You have, according to the custom in such cases, congratulated me on a certain academical feather which has lately been stuck in my cap. I thank you for your goodwill, but I should have been much better pleased if there had been no occasion for this exercise of it; and. had I been apprized that such a thing was meditated, I would have suppressed it in embryo. I was first alarmed with it whilst attending a meeting of the Overseers, by the Secretary reading a vote of the Corporation, and presenting it to the board for their concurrence. I would even then have objected to it, but was informed that some of my best friends, who had privately moved it in the Corporation, would be much hurt; so I found myself obliged to consent to the sacrifice. The only consolations that attend it are that it is not of my seeking, and that no fees were paid for it. If there is any honour in it, it must arise from this: that it was conferred by those who know me best, and not by a foreign university. To your question whether I do not experience an accession of theological knowledge in consequence of it, I cannot give a serious answer.

Perhaps you have the same idea of a doctorate that you have of a pumpkin, — that its belly is full of seed, which may, if properly managed, yield a large crop? If so, you must wait another season before I shall be prepared to give you au answer; for all depends on cultivation. To be, as Pope says, "stuck o'er with titles/' is what I never coveted. I have an ambition only to be useful in the world, and the thing which I most dread is to live so long as to be past doing any good.

I am pleased that my Sermon is approved. If you think you could dispose of any of them to advantage, either by sale or gift, any number that you please shall be sent.

My labour for the 23d October is nearly accomplished. I find myself obliged to dip deeper into antiquity than I was at first aware, but I think I can vindicate Columbus against those who would rob him of his fame, not excepting M. Otto.

My best regards to your family.

Your sincere friend,

Jeremy Belknap.

HAZARD TO BELKNAP.

Philadelphia, September 9, 1792.

My Dear Sir,—I sat down to write to you on Friday evening, as Mr. Hodgson was to leave town yesterday morning, but was prevented by company's coming in. Having seen him at church to-day, I snatch a moment to acknowledge the receipt of your letters. From your account of Mr. Walcutt, I take him to be a singular character; but he ought, notwithstanding, to allow others to testify their gratitude for the favours he confers. However, we must take the world as we find it. Maybe he may want something done here; and then, remember, I am his man. I don't know what to think of Carey's collection, but very much doubt his succeeding. That he should be admitted to the secret journals of the Old Congress, would be extraordinary indeed.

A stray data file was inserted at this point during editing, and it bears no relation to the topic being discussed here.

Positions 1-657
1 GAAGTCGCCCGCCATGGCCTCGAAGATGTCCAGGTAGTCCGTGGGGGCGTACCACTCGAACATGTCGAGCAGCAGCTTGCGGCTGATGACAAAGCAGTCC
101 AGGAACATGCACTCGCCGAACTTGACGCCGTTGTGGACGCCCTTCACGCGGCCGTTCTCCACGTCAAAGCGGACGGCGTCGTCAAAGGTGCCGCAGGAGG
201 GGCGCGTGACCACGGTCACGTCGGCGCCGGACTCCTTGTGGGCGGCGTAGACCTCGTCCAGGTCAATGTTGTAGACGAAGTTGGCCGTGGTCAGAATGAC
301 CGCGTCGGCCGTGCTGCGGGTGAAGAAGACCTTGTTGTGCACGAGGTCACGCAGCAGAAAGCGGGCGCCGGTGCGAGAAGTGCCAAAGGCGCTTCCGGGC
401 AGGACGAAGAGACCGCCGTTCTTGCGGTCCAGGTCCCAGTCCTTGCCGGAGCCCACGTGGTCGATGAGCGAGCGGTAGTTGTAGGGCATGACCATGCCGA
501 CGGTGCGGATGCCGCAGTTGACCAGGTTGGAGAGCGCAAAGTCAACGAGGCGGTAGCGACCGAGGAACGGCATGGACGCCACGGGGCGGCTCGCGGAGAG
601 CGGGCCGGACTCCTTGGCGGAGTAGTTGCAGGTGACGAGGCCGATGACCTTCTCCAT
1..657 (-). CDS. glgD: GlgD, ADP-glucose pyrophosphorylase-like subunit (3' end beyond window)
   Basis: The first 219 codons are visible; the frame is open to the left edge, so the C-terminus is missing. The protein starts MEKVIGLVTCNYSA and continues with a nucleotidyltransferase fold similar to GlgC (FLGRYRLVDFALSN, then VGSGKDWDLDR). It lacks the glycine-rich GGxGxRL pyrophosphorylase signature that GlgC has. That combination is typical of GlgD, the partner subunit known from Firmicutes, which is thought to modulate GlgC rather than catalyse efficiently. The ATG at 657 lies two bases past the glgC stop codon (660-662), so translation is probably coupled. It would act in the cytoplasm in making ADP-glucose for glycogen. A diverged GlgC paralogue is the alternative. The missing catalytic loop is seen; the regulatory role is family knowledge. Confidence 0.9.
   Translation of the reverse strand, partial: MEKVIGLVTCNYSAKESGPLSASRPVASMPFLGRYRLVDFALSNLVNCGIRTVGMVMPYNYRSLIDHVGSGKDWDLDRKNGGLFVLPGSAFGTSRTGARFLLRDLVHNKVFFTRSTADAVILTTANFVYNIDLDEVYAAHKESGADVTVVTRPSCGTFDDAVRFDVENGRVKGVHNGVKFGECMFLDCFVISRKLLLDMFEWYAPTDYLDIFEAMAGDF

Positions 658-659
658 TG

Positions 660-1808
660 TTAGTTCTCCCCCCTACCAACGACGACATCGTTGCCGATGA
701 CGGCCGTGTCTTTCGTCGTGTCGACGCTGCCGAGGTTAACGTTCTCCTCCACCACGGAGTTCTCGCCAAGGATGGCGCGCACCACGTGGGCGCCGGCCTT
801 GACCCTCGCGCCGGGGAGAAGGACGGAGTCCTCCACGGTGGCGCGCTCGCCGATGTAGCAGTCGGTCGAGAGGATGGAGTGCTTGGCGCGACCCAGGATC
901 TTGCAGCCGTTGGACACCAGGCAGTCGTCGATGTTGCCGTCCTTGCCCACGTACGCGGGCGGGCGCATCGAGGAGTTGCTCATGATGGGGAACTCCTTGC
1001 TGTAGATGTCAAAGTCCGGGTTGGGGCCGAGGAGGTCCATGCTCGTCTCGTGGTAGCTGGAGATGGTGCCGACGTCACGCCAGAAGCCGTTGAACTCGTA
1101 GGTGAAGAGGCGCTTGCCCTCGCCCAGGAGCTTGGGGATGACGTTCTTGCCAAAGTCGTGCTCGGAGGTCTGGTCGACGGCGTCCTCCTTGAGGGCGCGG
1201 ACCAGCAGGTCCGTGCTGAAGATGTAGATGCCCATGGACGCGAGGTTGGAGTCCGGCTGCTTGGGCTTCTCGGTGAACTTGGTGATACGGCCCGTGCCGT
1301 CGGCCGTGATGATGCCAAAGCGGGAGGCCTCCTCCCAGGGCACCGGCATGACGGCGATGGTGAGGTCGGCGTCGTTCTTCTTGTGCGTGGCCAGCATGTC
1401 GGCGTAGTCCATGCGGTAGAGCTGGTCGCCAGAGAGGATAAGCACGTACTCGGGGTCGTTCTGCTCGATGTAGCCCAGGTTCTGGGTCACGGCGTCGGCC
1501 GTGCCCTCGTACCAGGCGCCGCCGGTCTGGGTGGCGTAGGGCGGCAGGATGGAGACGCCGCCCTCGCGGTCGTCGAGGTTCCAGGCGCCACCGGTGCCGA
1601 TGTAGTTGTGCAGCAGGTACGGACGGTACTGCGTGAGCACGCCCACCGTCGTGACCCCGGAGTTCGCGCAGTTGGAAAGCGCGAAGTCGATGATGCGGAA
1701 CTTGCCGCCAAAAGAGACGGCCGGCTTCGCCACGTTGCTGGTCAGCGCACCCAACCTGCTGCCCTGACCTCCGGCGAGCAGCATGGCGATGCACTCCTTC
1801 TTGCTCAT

It is said to be true that C. Thompson is engaged in a new translation of the Bible. Whether it will be either profitable to himself or edifying to others, time must determine 3 but it appears to me very doubtful. The Bible seems to be an object of great attention of late. We have had, within a few years, five American editions of it that I can reckon up; and now Dobson and some others have published proposals for a new edition, in 2 large volumes folio!

I am glad to find that you are engaged in preparing a Century Sermon, though it will probably prove a difficult task, — the facts, the important facts, which ought to be mentioned, are so numerous, and the time allotted to recite them in so short. You have this in your favour: that the present generation will give an historical discourse a. much more patient attention than a sermon on the distinguishing doctrines of the Gospel. You have another advantage, which is that the copy prepared for the press may be enlarged with the addition of such things as time would not admit to be properly noticed when the discourse was delivered. I take it for granted that the discourse is to be printed; and, as I think it will sell, I suggest the thought of publishing a pretty large edition, as what will probably yield you (or the Society) an handsome profit.

I thank you for the hints of what is said about my book. From these, I find I have gone on too extensive a plan. Hutchinson, I knew, was in many hands. So are